Ken: So I wanted to close this out by just asking what advice you have for educators who are looking to do either something like this, or maybe something different, in terms of how to remotely support students and their mental wellness and mental well-being?

Amy: I think (this is Amy), um, one of the things that we've been talking about is how to take any of your lessons and incorporate a mental health element. Um, for example, Meryl teaches a fashion design class. And she was sharing with us the other day about having the lessons based on different colors with clothing, and how your feelings may remind you of a color. Um, I probably should have let Meryl explain this better than I can. But really being able to express yourself through color, um, in fashion.

And we were thinking, “well, that's something, you know, other teachers and other disciplines can do through journaling, and reflection, and talking about even different characters and novels. And really helping to identify and label feelings, and talking a lot about social-emotional skill building.” So we're constantly, you know, looking at ways to share out information.

We now created, not just the website for the fair, but it's another mental health website linked to our home page with information geared toward middle, elementary, and high school. Just tons of resources.

And we also included a page where anybody can go “click for help” as a direct way to click. And say, it's a Google Form, very quick to create, to say “I need help. I’d like to speak to a counselor. I’m in seventh grade. Here's my best contact number.” Any student, or parent, or even a staff member can fill that out. And it will go to one of the crisis team therapists who will get back to them immediately. So there's a very quick way on our—our district website to reach out for help without having to…really like 80 different links to find it.So there's a very quick way on our—our district website to reach out for help without having to…really like 80 different links to find it. 

And the other thing that we talk a lot about is supporting the mental health of our staff, because they're really having a hard time too juggling teaching and their own families and everything going on. And so making sure to do things like promoting the employee assistance program, offering staff support groups from time to time. Counselors and staff are working together. Sometimes just meeting for a Zoom on a Friday. We've got some staff offering virtual yoga sessions and meditation that staff can do together. So making sure that ,you know, we are taking care of our kids, um, but taking care of each other too.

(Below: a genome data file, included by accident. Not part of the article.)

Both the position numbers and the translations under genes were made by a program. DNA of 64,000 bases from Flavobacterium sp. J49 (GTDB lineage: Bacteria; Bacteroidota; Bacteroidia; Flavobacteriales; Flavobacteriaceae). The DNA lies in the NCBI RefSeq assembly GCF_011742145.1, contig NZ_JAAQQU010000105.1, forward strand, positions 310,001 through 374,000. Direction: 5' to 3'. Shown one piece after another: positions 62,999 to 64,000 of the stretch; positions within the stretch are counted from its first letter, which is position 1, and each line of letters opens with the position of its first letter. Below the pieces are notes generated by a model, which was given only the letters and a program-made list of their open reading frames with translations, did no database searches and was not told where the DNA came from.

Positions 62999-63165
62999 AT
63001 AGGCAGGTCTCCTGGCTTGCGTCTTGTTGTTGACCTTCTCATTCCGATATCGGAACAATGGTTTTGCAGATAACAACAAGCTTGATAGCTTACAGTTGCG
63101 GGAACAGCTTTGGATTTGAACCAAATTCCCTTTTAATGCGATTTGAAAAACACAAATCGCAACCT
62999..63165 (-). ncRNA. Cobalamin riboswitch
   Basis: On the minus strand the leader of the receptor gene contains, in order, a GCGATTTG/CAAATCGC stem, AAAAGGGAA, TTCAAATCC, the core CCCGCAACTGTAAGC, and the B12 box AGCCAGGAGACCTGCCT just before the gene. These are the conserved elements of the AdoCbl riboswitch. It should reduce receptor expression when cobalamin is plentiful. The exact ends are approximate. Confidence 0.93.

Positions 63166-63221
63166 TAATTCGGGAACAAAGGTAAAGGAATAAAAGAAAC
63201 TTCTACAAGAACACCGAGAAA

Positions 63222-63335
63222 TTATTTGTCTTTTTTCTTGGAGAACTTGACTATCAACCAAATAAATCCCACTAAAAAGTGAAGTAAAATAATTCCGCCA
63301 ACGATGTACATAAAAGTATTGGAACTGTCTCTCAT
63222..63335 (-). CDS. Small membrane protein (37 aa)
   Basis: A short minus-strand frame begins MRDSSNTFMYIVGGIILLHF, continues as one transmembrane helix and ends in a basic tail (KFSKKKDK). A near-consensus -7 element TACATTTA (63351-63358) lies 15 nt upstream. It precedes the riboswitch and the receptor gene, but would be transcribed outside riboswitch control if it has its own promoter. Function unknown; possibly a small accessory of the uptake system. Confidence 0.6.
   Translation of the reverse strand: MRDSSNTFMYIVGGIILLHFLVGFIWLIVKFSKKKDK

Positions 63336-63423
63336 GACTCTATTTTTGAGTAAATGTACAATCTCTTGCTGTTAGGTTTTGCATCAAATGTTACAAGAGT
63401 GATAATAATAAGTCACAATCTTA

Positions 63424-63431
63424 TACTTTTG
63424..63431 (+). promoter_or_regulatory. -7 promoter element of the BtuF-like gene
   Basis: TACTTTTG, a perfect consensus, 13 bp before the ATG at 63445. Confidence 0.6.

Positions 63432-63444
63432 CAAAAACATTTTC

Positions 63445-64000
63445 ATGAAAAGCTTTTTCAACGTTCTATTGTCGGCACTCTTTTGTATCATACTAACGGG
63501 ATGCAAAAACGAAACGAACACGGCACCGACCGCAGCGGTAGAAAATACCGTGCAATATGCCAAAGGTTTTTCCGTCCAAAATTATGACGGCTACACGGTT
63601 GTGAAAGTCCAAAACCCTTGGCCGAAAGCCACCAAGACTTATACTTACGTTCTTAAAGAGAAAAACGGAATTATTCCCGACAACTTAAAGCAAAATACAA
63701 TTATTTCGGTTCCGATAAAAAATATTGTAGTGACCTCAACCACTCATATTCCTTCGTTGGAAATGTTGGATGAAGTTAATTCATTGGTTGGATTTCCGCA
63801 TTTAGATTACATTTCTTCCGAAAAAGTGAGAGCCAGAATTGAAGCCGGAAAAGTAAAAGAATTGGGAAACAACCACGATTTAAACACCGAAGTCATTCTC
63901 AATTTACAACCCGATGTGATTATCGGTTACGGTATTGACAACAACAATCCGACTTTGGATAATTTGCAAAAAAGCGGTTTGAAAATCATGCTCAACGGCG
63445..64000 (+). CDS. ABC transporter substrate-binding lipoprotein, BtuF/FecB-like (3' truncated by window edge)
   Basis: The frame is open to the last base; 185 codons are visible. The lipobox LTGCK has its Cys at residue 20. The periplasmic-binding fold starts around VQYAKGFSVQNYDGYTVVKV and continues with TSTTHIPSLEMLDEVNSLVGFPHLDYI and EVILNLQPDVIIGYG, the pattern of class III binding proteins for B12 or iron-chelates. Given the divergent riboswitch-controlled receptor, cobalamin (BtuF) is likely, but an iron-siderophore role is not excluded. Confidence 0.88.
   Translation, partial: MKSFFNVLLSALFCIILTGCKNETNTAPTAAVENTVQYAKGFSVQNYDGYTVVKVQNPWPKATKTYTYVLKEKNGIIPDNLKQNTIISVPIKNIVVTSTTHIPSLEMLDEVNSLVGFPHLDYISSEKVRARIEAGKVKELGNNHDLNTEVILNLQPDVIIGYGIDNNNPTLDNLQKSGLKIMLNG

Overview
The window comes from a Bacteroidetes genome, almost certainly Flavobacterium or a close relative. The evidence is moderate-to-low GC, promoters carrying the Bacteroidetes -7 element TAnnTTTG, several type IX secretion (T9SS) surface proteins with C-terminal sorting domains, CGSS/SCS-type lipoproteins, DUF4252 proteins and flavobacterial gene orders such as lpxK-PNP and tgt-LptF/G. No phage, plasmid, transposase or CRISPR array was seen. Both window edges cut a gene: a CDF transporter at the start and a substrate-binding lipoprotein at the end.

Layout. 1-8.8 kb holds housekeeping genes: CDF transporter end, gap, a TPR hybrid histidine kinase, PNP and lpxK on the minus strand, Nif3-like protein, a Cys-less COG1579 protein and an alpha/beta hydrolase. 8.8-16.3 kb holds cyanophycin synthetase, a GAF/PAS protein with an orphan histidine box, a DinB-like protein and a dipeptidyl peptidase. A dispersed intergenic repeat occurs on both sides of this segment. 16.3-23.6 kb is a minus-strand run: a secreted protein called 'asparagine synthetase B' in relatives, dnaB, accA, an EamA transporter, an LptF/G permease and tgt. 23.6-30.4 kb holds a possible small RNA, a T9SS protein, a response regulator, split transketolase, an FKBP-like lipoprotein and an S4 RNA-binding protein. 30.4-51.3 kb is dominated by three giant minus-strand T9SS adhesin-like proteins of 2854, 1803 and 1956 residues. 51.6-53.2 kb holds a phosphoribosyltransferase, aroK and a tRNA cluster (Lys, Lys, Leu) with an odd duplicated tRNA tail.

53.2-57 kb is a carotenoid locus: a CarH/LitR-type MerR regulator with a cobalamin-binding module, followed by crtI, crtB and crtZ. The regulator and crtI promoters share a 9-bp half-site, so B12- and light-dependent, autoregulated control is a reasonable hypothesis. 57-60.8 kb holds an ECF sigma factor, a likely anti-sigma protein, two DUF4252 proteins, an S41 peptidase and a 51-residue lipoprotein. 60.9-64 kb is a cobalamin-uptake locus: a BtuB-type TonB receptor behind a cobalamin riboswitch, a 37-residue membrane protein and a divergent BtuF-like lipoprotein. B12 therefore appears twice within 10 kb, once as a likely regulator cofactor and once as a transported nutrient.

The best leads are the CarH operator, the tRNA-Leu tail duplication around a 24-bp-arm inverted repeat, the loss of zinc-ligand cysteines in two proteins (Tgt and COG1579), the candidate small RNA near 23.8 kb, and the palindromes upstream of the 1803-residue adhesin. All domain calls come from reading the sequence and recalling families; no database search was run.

Meryl: Yeah. This is Meryl again.

I just want to make sure [laughing] that credit’s, uh, given where credit's due. So the assignment that Amy was just talking about was a result of me having given my students in that class the job of creating a lesson plan based on color and fashion. And one of the students who is struggling with issues in her home, she came up with that idea. And I thought it was fabulous. So I gave it out as an assignment and full credit to her. And I was thrilled to be able to do that. And the results were amazing.

Donna: Yeah and I’d like to say something about what Amy just said. (This is Donna again, one of the nurses). It's really important that we have the support from administration about mental health. And we have it, you know, it all the way up to our superintendent. He's--he completely supports us as far as mental health goes, and so do all the other administrators. That's why we're able to do what we do.

Ken: Excellent. So thank you so much for--for spending time with me and for talking about this today. And I just wanted to close by seeing if there's anything else that anyone wanted to talk about, that they were hoping I would ask about, or that's just been on their mind during the interview.

Kara: This is Kara. I just, you know, want to thank you guys for recognizing us. Um, I think, you know, as we all mentioned, we worked really, really hard. And I think that we're all so passionate about this, especially during this time. Making sure that no one's fallen through the cracks. We all wish, you know, things could be back to normal. But if we focus and take it one day at a time, that, I think that we're all going to get through this.

And again, thank you so much for this opportunity.

Chorus of voices: Thank you. Thank you so much for having us on. Thank you. Thank you very much.

Ken: Thank you so much for--for everything.

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Ken: Thank you for listening to this episode. We're excited to talk on the #NJEdPartners May Twitter chat on May 19th at 8:30 pm about this topic of mental health in a remote setting. Please join us.

We look forward to continuing to connect and engage with you about educating the 1.4 million students around the state and hope to talk to you on the #NJEdPartners third Tuesday Twitter chat.